Yes, that may be partly because we managed to get enough people to stay home quickly enough; and yes, it has taken heroic sacrifice and risk on the parts of front-line healthcare workers to keep the system functioning. But Ioannidis insists there’s little evidence that hospitals couldn’t now handle the surges that might come from relaxing stay-at-home policies, assuming people who go out take moderate protection measures such as masks and social distancing. If we’re not ready to stay locked up for a year or more, he argues, we’re just delaying the inevitable spread of the disease without doing much to change the death rate.
On the other side, he says, are the health costs of the lockup. “If we prolong these measures too long, the premature deaths from that policy could be 100-fold larger than what we see with Covid-19 itself,” Ioannidis told me. The fear of leaving home to go to a hospital is alone almost certainly leading to thousands of unnecessary deaths from heart attacks, strokes and cancer.
Other epidemiologists’ assessment of Ioannidis’ claim, that staying at home will likely kill far more people than Covid-19, might best be summed up the way physics giant Wolfgang Pauli is said to have dismissed the lesser work of a colleague: It’s not even wrong. To be promoted to wrong, the Ioannidis position would have to be based on data and analysis that scientists could argue over. Even allowing his 0.1 percent fatality rate for the disease—which most epidemiologists think is way too low, but not beyond-the-realm-of-possibility low—there is almost no data to go on for the likely cost in human life of the lockdown. We know Covid-19 is killing tens of thousands of people, and that staying at home is slowing the spread; but we know virtually nothing about the number deaths caused by staying at home. As such, what Ioannidis is promoting simply isn’t science, says Loren Lipworth, a Vanderbilt University epidemiologist. “It’s impossible to do that risk-benefit analysis,” she says. “It’s just relying on anecdote and common sense.” In other words, Ioannidis is pitting his gut against the collective data-driven wisdom and analysis of medicine and public health.
It’s not that Ioannidis isn’t asking the right questions. I watch CNN and CBS News every day, and I’ve only seen the issue of unnecessary deaths due to the lockdown come up a few times, in the context of chronically-ill people having trouble getting treatment. But I’ve watched hundreds of stories of individuals dying horribly from Covid-19, and of anti-stay-at-home protesters excoriated by experts. That’s how most Americans see this disease: through a terrifying filter of widespread death that only fools would leave home to risk.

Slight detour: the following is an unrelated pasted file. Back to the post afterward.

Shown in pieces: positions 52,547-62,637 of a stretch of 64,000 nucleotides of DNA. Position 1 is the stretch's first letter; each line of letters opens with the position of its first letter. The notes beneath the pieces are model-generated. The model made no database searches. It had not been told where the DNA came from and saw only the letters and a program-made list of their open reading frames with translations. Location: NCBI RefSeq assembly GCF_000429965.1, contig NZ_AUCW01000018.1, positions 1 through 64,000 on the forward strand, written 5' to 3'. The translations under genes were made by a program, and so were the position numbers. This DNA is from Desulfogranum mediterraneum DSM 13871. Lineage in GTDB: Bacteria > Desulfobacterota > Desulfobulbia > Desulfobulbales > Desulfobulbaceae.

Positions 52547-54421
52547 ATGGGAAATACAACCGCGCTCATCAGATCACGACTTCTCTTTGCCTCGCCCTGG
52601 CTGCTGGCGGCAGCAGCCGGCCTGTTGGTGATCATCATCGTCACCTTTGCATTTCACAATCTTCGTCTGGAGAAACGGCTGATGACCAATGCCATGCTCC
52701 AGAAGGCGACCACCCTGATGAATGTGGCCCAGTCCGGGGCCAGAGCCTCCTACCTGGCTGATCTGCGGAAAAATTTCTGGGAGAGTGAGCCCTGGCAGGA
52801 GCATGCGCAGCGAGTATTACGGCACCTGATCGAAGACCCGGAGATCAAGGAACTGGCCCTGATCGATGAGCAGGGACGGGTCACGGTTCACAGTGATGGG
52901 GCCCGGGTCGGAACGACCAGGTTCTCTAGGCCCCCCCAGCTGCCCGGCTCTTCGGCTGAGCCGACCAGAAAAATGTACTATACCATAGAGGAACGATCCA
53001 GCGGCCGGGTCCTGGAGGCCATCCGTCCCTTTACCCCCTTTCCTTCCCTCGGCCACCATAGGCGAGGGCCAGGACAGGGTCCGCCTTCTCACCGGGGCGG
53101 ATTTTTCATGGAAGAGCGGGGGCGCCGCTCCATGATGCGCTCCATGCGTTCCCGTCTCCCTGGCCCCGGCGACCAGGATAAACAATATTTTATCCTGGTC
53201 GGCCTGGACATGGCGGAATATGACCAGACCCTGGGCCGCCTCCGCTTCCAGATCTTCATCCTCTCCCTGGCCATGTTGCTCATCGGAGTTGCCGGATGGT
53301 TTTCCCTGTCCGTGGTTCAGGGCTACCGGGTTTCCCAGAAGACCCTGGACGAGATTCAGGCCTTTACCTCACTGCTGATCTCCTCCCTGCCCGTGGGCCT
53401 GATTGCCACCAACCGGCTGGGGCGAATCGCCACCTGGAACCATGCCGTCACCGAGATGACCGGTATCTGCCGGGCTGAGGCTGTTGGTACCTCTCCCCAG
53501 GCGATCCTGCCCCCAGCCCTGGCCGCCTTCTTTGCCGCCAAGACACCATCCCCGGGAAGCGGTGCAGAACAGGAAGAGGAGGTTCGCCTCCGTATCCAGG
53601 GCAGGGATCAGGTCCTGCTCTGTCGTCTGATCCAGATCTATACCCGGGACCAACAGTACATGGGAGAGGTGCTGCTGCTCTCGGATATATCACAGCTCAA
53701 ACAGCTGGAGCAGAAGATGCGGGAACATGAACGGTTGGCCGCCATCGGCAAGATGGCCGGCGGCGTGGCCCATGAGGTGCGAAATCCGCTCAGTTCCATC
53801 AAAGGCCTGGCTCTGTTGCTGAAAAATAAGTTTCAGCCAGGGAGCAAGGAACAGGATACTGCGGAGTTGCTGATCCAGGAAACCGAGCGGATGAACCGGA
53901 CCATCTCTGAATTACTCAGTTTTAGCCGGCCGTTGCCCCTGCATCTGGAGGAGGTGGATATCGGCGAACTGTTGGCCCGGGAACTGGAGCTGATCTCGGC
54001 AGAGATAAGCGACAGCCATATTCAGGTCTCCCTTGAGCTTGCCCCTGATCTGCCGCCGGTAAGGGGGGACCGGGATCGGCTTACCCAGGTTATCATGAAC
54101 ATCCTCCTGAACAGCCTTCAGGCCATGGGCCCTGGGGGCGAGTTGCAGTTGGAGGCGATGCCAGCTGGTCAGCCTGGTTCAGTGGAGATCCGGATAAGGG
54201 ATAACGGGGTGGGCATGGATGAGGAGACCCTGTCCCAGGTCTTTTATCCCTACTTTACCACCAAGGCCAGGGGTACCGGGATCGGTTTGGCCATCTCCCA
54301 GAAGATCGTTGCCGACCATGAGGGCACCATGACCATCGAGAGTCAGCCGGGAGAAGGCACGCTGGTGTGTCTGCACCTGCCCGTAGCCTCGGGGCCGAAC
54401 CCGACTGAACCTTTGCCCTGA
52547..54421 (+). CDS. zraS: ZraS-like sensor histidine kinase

If Ioannidis’ claims even slightly alter the conversation toward a more balanced, thoughtful view of what we really gain, and what we might lose, from the lockdown, then maybe it’s mission accomplished. If he’s even partly right that we’re too biased toward staying at home, and the disease isn’t as deadly as we thought, the resulting shift could ultimately save tens of thousands of lives.
A week ago, Ioannidis’ legacy in medical science seemed unassailable. Today, not so much. I saw it on the faces of those medical students. To them Ioannidis may always be the fringe scientist who pumped up a bad study that supported a crazy right-wing conspiracy theory in the middle of a massive health crisis.
The prevailing take now is that Ioannidis has fallen prey to the very sorts of biases and distortions that he became revered for exposing in others. If that’s what happened, it will be a twist that Ioannidis himself had prophesied to me ten years ago in Greece. “If I did a study and the results showed that in fact there wasn’t really much bias in research, would I be willing to publish it?” he said then. “That would create a real psychological conflict for me.” Ioannidis was acknowledging that he’s invested in showing that other scientists tend to get it wrong, and that he might end up being skeptical of data suggesting they are, in fact, getting it right.
Now Ioannidis’ claims about Covid-19 may be pulled by the gravity of his commitment to being the one who sees where everyone else went wrong. There’s a meta-meta-science lesson in there, too, and one we’ve sometimes seen before: Bias is so powerful a force in scientific research that even a grandmaster of research into bias can eventually trip over it.
Photographs: Getty Images; Library of Congress
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